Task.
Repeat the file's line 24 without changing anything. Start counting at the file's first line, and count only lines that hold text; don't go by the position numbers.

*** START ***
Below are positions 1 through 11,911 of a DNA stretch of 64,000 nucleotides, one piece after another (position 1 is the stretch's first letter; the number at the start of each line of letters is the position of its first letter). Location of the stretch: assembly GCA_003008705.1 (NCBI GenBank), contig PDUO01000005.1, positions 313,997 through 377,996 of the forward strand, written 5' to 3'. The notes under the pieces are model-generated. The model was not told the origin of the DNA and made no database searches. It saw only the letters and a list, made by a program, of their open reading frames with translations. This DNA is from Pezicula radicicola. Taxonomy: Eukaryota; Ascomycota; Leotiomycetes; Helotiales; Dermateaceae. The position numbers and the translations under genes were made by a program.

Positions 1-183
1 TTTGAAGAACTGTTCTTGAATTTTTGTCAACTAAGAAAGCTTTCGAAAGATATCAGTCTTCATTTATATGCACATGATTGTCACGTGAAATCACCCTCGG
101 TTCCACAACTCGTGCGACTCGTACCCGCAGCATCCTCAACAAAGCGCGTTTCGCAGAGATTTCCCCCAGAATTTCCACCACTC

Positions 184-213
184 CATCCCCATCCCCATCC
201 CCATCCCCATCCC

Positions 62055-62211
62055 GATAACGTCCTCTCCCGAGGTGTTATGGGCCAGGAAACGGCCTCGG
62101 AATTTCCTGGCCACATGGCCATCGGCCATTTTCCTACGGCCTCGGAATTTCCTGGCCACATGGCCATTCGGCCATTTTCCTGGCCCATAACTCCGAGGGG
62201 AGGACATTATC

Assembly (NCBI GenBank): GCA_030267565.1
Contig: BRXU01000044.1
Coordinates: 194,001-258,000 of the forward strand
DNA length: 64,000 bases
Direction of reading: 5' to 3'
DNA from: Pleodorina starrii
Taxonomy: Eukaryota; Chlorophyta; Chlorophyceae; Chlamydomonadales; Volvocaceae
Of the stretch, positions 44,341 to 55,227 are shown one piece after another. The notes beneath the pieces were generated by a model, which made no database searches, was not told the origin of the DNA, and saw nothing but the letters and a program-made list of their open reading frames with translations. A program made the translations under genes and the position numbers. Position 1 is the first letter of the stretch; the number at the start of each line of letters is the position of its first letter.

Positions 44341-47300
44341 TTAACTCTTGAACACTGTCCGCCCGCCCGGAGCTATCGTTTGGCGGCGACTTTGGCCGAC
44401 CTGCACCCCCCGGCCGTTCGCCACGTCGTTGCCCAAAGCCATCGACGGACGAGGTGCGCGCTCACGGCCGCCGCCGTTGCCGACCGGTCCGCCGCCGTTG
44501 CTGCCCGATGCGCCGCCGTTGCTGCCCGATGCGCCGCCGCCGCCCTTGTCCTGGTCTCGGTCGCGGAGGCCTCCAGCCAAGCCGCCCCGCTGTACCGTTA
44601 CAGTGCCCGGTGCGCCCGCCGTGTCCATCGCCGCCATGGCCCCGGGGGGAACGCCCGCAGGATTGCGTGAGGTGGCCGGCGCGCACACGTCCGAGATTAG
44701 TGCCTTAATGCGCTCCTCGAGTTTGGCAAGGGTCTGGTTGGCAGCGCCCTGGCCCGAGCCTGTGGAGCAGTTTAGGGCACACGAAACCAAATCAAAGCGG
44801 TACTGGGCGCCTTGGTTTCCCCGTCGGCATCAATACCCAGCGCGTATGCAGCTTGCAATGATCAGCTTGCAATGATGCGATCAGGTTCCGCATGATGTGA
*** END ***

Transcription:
44601 CAGTGCCCGGTGCGCCCGCCGTGTCCATCGCCGCCATGGCCCCGGGGGGAACGCCCGCAGGATTGCGTGAGGTGGCCGGCGCGCACACGTCCGAGATTAG